A reader wrote me in puzzlement because some Anonymous crashed her embroidery blog with a (to her) cryptic remark:
And it continues! I’m not even sure what “pastry pontiff” means. And Anonymous was off-topic — his/her comment wasn’t about hardanger embroidery at all!
Anonymous has left a new comment on your post “On the Last Day of Christmas”:
why do you follow the pastry pontiff mark shea?
It’s a reference to the poet laureate of the third grade playground, Rick DeLano, producer of “The Principle” Apparently somebody (not me) wondered where he got the money for his goofy movie on the “science” of geocentrism. His reply was a poetic rejoinder to the effect that I am fat. No. Really:
Many of our less-friendly objectors have made inquiries as to the financial aspects of our project.I would never wish to preempt what promises to be an entertaining- even comedic!- quest on their part. ;-)However, in a spirit of giving as good as we get, I reply:There is a Pastry Pontiff, I’m sure you know his name.
He rattles cups and rattles nerves and genr’ly fans the flame
Of his great Inquisition into a dang’rous bunch
The film they made cost almost half enough to buy him lunch.
Anonymous people think this is brilliant and have joined in, just to make super-clear for the less literate in the crowd that they mean me. Cuz you can never be too careful to make sure that everybody gets the joke, since poetry is, like, hard and stuff (especially for people whose main reading runs to Geocentrism Explained, Mein Kampf, and The Protocols of the Learned Elders of Zion) So we also are also treated to:
Reader Hugh Beaumont writes:It really is not kosher
To engage in this kibbitz
He’d rather your ad hominems
Were ad hominy grits.I reply:Yes, “Pastry” is ad hominem.It’s true.You’re right.Touche!Henceforth, the “Pastry Pontiff”shall remainjust plain“Mark Shea”
Get it? He means me. Funny, amirite? (By the way, I totally have to give him props for “ad hominy” for being both clever and majestically hypocritical). My reader, having surveyed the literary oeuvre of DeLano and Co, remarks:
Classy! I was envisioning some sort of connection to Hot Cross Buns or holiday baking (and I kept thinking of a pope all flaky and delicious). This is a great article about how fat jokes are the go-to jokes for people criticizing Gov. Christie, and how lazy and not cool that is.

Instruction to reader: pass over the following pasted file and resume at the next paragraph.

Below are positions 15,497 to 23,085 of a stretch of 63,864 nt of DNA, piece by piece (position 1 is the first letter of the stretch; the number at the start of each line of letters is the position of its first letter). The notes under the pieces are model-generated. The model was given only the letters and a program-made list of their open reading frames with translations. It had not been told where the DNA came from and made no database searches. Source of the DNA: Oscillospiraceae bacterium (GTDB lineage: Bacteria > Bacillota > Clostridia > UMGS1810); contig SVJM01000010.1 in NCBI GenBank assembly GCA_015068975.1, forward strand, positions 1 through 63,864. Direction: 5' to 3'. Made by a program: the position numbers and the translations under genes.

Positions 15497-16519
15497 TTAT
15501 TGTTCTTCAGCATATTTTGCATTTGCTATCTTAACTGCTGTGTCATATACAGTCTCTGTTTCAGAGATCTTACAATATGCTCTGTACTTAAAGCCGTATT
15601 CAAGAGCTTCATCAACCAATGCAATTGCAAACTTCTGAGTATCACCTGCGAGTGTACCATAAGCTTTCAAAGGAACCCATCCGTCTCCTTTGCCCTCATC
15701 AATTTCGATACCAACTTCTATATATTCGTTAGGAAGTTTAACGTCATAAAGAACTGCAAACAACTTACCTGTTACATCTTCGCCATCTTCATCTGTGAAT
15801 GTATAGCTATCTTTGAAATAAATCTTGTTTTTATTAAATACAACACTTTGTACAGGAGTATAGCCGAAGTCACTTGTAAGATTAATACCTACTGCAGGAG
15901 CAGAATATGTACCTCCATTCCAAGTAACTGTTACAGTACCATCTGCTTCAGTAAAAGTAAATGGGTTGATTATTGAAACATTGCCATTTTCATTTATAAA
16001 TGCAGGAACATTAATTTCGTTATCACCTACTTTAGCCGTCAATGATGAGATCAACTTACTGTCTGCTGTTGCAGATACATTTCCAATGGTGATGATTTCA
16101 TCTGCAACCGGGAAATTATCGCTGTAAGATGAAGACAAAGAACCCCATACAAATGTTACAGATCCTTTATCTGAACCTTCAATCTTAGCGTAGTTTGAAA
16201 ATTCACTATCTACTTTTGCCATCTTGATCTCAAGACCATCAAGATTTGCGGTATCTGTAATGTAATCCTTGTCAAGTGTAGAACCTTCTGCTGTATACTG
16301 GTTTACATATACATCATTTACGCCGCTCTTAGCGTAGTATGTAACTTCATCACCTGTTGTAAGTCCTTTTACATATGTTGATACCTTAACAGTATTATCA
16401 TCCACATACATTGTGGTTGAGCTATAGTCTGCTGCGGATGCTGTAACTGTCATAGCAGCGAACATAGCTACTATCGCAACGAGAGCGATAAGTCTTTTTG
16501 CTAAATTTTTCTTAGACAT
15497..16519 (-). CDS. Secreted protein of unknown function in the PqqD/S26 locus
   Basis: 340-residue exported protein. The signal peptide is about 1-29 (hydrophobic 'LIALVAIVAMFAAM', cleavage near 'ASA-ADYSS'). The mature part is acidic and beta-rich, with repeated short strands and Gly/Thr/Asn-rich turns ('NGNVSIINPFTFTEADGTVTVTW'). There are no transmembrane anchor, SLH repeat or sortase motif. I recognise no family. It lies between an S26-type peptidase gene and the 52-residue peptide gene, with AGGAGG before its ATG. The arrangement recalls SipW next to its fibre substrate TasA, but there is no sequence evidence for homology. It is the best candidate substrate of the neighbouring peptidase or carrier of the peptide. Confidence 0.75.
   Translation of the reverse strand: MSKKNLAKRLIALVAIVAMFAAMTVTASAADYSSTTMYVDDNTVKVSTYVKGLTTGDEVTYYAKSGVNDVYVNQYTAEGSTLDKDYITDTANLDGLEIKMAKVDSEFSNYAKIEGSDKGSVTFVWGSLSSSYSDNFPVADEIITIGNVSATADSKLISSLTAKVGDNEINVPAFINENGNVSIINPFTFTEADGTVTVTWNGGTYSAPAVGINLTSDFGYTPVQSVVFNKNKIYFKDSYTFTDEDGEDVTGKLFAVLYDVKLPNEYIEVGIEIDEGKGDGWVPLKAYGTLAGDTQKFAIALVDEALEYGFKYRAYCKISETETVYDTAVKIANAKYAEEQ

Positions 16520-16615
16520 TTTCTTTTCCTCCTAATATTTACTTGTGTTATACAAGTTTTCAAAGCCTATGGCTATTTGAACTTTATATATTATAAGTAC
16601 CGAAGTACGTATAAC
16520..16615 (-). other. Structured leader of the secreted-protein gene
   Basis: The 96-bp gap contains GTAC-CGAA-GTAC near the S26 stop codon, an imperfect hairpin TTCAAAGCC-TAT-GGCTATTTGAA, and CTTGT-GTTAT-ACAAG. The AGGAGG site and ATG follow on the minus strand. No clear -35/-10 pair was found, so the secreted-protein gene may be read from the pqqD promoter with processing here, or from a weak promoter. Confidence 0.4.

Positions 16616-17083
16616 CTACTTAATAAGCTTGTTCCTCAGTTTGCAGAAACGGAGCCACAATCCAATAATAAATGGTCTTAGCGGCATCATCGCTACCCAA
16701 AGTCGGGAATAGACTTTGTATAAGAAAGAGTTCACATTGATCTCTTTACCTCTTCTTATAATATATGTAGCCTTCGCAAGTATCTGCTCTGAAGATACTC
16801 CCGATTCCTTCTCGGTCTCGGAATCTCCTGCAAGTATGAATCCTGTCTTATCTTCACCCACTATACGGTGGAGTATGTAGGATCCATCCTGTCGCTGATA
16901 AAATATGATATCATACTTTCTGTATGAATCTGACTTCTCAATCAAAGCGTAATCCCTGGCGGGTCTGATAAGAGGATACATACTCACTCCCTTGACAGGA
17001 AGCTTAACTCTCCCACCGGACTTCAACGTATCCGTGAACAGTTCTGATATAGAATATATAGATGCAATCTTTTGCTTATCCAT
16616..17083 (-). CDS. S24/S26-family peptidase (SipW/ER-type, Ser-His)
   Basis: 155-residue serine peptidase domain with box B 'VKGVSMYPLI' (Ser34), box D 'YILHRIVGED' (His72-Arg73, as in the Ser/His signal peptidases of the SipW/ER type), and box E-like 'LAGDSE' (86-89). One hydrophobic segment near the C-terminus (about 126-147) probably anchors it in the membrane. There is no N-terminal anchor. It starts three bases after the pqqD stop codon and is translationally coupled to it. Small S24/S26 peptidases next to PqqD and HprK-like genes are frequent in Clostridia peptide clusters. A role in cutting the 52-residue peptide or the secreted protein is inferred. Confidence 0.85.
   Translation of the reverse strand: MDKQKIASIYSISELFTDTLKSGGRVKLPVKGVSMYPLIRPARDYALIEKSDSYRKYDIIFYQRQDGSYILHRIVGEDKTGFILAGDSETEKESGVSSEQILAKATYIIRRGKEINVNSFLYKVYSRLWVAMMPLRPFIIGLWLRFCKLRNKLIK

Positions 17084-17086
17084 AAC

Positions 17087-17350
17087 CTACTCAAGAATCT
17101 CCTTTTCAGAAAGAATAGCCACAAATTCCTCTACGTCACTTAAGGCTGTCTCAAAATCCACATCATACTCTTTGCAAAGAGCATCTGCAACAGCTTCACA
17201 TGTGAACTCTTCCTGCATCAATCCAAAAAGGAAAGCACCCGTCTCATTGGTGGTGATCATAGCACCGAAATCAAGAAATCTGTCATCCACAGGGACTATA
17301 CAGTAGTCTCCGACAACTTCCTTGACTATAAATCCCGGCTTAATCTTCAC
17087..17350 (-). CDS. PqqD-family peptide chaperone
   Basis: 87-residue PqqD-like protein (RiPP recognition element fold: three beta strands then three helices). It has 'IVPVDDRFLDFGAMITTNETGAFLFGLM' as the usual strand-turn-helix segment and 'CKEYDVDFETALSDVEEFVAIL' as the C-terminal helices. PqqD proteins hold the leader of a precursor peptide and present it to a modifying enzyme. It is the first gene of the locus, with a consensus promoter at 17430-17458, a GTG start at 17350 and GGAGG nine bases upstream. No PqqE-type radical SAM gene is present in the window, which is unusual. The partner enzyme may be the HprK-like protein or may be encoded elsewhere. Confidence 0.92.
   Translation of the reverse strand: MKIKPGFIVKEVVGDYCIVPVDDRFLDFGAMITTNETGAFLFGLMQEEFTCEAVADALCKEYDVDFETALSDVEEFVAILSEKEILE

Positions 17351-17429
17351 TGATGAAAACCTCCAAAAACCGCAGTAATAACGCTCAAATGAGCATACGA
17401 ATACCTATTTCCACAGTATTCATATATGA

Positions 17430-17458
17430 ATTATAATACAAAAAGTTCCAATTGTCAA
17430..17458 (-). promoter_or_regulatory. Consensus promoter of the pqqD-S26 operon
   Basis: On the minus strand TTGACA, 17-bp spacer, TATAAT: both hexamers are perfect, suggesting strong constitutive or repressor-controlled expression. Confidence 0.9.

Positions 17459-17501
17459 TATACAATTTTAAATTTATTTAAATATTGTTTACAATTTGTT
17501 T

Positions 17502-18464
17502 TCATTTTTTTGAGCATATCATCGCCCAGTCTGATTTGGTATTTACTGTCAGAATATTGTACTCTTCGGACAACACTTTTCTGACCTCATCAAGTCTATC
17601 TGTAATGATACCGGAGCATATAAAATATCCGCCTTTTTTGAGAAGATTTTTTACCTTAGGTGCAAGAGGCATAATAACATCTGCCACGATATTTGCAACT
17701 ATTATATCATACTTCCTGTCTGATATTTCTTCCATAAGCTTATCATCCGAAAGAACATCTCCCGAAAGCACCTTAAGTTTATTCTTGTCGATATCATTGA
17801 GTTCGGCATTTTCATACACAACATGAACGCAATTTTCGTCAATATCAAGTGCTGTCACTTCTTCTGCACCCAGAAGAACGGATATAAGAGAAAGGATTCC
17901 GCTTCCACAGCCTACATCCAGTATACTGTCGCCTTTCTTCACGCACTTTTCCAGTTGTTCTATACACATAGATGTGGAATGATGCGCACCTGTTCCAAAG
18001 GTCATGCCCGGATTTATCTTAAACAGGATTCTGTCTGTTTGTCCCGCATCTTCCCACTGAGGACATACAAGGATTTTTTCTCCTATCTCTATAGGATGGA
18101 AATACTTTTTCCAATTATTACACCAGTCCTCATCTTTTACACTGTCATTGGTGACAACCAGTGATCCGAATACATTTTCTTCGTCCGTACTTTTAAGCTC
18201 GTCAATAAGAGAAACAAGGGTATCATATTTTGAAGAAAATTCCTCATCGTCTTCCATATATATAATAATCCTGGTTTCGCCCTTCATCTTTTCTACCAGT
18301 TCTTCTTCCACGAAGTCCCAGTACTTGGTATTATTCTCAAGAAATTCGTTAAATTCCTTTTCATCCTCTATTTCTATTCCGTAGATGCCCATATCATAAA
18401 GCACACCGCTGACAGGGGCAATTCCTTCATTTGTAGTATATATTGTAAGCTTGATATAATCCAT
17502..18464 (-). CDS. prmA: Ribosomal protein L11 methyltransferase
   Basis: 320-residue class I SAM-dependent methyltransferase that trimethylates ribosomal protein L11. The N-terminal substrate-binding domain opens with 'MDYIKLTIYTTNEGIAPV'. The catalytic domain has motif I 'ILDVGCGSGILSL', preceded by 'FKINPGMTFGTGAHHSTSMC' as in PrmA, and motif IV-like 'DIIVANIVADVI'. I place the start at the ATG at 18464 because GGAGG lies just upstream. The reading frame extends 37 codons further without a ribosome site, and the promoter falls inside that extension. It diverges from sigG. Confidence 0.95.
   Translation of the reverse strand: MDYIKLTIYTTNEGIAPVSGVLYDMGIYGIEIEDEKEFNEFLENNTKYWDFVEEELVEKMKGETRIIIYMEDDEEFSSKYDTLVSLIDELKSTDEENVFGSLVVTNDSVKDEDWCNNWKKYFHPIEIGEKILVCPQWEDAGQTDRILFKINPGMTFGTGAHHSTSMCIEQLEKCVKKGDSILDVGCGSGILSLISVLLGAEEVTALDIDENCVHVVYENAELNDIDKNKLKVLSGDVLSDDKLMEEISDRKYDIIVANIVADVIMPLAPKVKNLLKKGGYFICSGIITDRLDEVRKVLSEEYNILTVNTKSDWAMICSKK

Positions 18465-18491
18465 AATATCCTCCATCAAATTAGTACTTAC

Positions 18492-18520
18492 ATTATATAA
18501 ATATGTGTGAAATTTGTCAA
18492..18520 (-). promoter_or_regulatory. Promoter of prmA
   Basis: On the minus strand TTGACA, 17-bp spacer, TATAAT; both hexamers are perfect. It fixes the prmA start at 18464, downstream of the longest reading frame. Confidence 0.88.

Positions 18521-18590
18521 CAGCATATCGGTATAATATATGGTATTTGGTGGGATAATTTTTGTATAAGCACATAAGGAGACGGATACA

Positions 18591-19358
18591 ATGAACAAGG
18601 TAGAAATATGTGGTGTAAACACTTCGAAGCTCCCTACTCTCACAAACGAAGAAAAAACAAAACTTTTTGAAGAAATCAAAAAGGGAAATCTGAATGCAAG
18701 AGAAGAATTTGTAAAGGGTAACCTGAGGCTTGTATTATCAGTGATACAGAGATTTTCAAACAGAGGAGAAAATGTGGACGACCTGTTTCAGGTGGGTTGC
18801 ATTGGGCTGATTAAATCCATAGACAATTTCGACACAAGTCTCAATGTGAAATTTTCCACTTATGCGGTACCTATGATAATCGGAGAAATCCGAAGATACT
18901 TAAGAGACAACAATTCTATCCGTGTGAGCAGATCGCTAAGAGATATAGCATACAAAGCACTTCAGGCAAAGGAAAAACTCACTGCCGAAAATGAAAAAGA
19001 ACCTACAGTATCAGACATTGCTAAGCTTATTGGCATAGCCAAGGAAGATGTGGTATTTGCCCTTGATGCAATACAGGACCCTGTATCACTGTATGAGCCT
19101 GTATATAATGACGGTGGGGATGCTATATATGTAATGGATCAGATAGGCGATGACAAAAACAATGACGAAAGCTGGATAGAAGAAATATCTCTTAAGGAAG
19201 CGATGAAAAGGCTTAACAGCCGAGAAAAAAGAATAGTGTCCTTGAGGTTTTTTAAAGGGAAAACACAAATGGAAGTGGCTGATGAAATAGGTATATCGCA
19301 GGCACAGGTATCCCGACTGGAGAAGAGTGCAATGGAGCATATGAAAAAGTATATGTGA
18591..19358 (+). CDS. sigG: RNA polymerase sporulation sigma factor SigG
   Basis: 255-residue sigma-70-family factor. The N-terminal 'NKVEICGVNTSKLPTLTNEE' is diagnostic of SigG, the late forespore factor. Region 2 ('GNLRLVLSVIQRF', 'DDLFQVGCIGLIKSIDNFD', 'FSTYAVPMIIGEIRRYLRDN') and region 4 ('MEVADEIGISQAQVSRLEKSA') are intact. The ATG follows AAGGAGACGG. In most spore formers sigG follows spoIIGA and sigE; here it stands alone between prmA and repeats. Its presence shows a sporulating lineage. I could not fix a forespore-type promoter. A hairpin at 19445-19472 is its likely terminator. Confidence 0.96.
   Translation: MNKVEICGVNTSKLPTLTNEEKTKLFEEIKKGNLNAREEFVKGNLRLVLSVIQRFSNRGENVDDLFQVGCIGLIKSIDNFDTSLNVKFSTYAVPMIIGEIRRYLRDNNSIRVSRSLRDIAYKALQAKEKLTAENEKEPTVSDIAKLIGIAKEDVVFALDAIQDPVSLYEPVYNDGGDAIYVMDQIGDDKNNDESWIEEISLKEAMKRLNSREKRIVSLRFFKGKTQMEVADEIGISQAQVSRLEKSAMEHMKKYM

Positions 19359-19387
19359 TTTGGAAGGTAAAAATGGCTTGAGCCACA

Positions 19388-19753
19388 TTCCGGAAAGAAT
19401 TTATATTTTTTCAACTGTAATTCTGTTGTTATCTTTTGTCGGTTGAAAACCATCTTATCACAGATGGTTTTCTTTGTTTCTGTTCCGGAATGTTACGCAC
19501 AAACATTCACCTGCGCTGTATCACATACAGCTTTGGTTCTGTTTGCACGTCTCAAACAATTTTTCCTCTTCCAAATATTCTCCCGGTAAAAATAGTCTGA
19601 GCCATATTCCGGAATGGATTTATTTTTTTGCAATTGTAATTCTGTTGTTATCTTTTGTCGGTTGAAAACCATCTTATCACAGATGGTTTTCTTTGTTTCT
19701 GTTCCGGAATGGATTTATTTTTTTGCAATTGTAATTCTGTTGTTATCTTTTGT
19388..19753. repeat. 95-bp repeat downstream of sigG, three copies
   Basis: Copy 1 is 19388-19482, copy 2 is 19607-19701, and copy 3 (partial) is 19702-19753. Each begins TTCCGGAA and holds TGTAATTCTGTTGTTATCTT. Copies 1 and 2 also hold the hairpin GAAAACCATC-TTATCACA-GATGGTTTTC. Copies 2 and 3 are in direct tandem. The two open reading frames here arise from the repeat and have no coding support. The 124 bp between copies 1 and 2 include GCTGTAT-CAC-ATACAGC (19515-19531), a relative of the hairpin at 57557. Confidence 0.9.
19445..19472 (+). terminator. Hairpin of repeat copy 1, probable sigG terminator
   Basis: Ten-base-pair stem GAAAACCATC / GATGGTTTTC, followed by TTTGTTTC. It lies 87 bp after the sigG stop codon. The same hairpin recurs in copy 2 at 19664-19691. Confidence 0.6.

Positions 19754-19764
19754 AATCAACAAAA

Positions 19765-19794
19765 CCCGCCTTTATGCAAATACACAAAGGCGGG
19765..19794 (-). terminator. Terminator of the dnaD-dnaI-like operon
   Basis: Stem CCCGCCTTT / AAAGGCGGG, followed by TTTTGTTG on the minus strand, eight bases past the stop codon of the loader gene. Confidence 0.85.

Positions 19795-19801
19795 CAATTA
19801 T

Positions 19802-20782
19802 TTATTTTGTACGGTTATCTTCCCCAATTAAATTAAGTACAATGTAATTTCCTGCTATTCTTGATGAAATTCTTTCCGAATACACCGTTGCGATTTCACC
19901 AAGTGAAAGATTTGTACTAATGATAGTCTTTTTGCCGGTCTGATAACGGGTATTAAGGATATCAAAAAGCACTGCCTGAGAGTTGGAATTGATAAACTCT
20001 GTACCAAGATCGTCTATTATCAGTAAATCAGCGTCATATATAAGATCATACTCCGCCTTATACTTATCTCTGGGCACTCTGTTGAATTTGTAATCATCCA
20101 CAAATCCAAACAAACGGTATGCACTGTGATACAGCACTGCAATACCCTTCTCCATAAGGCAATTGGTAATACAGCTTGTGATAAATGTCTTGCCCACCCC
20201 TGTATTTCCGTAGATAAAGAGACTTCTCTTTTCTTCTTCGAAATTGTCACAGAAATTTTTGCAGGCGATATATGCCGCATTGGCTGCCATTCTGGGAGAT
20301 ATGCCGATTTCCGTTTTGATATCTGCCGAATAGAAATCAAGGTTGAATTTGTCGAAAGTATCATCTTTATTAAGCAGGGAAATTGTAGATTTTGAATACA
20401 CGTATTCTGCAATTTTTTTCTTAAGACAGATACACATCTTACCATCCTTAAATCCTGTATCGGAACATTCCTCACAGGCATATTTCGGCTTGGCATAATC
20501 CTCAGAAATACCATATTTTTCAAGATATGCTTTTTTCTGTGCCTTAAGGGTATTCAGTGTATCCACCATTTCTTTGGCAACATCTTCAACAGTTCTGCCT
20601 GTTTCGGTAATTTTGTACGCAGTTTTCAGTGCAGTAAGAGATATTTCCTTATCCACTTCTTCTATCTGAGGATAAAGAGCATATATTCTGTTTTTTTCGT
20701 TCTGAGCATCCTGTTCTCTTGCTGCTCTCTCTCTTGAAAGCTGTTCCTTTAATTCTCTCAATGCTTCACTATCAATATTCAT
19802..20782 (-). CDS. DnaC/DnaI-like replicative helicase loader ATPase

To which my reader replies:
I agree that it makes DeLano look pathetic. As for Chesterton’s comment, I believe a fat gal would disagree, given the extraordinary pressure placed on women to look “hot.” : >
Fair enough. I’m not super-tuned-in to gender differences when it comes to fat jokes since pretty much the only fat person I tell jokes about as I sit around the house (AND I MEAN AROUND THE HOUSE! NYUK! NYUK!) is myself. My mama taught me you don’t discuss a woman’s figure and my Lord taught me that charm is deceptive and beauty fleeting, but a woman who fears the Lord is to be praised. Our culture’s obsession with looks is one of the major contributors to our profound shallowness and breathtaking stupidity. Any civilization that is willing to pay professional tanner Snooki Polizzi $32,000 to speak at Rutgers has lost the right to criticize a woman based on her looks.
That said, I do have to confess that the spectacle of… well, big-boned nuns galumphing about in sensible shoes and short-cropped iron gray hair to give praise to the goddess has prompted me on more than one occasion to run my pic of Sr. Orbis Rotunda:
The people attracted to inflicting liturgical dance on the rest of us, like the people attracted to displaying their theories about nudism for the rest of us, are virtually never the people who should be doing these things. They are worse than egoists: they are rude intrusive egoists demanding the rest of us applaud them as they trample over our worship of God with their obnoxious Heylookitme junk. I think the proper response to a rude intrusive egoist, especially one who hogs the limelight while Jesus Christ is in the room, is laughter. Their problem is not a fat body, but a fat head (though the body doesn’t help and is a proper object for criticism when it is precisely the body and nothing else in the act of dance that is being thrust into the limelight in order to hog that limelight.) If a nun feels the need to dance before the Lord, let her do it in her cloister or living room like good St. Teresa of Avila. She even used castanets!